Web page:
Phase II data from the CheckMate-142 study presented in a late-breaking abstract at the European Society for Medical Oncology (ESMO) congress on October 22 demonstrated impressive efficacy of Bristol-Myers Squibb’s (BMS) Opdivo (nivolumab) plus low-dose Yervoy (ipilimumab) for first-line metastatic colorectal cancer (mCRC) patients who have high microsatellite instability (MSI-H), or mismatch repair deficiency (dMMR).

According to the National Comprehensive Cancer Network (NCCN) guidelines, mCRC patients currently rely on chemotherapy regimens, in some cases combined with Roche’s Avastin (bevacizumab), or epidermal growth factor receptor (EGFR) inhibitors for first-line treatment, with a notable lack of immunotherapy options in this setting. The Opdivo + Yervoy combination may provide a crucial option to patients with no EGFR expression or who are unable to withstand chemotherapy.

If Opdivo + Yervoy became approved for first-line patients, there are implications for later lines of mCRC treatment. Merck’s Keytruda (pembrolizumab) is currently approved for second-line MSI-H/dMMR mCRC, and if Opdivo + Yervoy were approved for untreated patients, Keytruda would lose share if physicians are reluctant to prescribe subsequent anti-PD-1 therapy following Opdivo treatment.

For mCRC, the approvals of checkpoint inhibitors Keytruda, Opdivo, and Yervoy are restricted to the MSI-H/dMMR population, which accounts for less than 5% of mCRC patients. Although these patients generally have a high unmet need as they are less responsive to chemotherapy than non-MSI-H/dMMR patients, they remain a small part of the whole mCRC patient population; therefore, immunotherapy developers are still facing significant challenges in reaching a larger patient share in this indication.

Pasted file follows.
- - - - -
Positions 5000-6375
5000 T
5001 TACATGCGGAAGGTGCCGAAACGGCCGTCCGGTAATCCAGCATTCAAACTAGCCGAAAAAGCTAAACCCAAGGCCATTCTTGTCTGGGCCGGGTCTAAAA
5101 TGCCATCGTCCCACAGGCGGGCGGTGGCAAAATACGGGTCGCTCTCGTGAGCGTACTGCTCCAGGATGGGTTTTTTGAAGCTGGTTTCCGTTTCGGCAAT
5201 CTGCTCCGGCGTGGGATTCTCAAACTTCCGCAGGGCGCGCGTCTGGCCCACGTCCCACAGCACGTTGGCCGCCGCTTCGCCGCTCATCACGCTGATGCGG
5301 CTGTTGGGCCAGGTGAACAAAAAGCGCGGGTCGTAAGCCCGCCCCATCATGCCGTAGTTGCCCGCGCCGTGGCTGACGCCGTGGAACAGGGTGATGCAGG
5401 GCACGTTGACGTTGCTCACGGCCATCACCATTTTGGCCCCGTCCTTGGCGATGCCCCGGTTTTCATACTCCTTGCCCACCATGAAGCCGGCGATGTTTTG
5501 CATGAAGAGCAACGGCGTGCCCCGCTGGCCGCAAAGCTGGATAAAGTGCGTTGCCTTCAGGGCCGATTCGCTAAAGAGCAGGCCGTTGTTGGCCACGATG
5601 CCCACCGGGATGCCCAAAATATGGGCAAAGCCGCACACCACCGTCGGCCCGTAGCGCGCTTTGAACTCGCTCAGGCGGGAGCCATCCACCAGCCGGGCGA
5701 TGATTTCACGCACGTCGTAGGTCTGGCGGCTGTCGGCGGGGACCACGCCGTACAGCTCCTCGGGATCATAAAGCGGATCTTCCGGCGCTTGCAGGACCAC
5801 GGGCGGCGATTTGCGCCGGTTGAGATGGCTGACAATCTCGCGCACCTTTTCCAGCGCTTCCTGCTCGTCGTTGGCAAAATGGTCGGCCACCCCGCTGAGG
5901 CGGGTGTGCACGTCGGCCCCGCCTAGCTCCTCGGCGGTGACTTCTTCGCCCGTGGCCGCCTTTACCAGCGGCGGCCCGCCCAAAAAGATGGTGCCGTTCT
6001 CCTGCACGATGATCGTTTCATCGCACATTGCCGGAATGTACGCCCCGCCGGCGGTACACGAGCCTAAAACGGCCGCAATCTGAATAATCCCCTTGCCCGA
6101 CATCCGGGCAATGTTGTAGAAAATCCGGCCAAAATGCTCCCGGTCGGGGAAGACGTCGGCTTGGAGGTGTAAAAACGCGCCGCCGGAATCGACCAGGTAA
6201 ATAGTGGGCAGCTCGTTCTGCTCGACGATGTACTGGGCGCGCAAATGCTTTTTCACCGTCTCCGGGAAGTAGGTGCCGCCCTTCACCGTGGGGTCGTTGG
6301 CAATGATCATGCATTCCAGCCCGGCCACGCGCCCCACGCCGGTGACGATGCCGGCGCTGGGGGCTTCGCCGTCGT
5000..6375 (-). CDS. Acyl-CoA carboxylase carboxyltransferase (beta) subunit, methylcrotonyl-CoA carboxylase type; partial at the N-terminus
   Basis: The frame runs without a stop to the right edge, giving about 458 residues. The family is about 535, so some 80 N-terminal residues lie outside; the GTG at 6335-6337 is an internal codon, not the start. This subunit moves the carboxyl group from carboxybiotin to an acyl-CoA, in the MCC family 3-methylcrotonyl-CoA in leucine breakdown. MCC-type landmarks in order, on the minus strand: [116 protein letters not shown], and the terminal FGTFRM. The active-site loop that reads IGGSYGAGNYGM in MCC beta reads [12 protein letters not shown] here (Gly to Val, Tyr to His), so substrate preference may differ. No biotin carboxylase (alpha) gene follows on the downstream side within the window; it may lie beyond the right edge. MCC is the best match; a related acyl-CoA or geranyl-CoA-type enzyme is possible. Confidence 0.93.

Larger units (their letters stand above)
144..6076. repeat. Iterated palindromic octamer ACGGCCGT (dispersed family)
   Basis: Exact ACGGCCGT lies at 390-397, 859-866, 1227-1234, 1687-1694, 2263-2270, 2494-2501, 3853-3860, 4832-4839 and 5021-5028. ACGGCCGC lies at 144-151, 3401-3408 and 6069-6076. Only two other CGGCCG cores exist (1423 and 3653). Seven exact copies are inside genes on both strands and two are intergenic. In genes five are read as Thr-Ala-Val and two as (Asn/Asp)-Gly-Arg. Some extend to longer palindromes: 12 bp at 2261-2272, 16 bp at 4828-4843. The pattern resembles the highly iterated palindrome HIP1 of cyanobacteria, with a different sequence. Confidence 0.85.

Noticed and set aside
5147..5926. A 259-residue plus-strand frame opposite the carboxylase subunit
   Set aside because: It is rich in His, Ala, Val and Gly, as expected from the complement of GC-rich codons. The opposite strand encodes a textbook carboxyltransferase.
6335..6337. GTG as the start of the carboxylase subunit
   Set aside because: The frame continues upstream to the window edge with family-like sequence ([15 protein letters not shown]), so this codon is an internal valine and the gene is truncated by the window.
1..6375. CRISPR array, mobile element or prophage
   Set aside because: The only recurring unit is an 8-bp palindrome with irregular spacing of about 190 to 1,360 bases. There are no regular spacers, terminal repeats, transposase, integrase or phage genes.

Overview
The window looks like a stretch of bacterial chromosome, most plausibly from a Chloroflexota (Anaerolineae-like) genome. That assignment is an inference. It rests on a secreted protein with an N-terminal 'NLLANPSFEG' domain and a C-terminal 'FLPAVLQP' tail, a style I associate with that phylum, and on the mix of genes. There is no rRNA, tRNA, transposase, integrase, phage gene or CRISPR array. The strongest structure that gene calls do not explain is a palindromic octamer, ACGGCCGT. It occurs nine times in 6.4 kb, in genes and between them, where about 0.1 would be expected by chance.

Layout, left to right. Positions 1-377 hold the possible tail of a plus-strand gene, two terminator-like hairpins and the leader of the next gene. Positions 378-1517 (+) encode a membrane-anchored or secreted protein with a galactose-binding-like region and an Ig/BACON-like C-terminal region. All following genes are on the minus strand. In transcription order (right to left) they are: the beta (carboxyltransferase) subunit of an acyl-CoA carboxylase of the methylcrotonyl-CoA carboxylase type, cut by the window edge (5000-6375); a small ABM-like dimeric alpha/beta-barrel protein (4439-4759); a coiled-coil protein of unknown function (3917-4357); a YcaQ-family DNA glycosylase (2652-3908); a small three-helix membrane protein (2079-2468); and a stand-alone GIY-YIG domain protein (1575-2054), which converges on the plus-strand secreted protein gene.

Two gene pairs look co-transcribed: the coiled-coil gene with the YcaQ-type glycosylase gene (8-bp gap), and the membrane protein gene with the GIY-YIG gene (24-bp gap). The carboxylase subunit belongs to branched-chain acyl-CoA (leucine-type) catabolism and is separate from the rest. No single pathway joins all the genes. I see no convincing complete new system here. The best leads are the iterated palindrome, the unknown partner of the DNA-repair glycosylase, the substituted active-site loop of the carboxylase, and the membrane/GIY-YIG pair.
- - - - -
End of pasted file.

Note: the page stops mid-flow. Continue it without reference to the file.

A European key opinion leader interviewed by GlobalData for its Immuno-oncology Development Trends and Opportunities report stated that they hoped that different ‘families of agents [currently] in development, including bispecific T-cell engaging monoclonal antibodies, could, based on their mechanism of action, be active in different subgroups [beyond MSI-H or dMMR patients],’ which would not only improve patient outcomes, but also provide significant commercial opportunities for new immunotherapy developers.

Overall, these new data could point to a new standard of care for some untreated mCRC patients, who cannot withstand current standards of care, or for whom existing therapies are ineffective. For BMS, securing a first-line approval would enable its combination to reach the market significantly earlier than its major competitor Keytruda, for which data from the Phase III KEYNOTE-177 are expected to support a first-line approval in late 2020. Nevertheless, checkpoint inhibitor trials are currently being conducted in a limited patient population, and there remain significant opportunities for novel agents and combinations to improve patient outcomes for non-MSI-H/dMMR mCRC.

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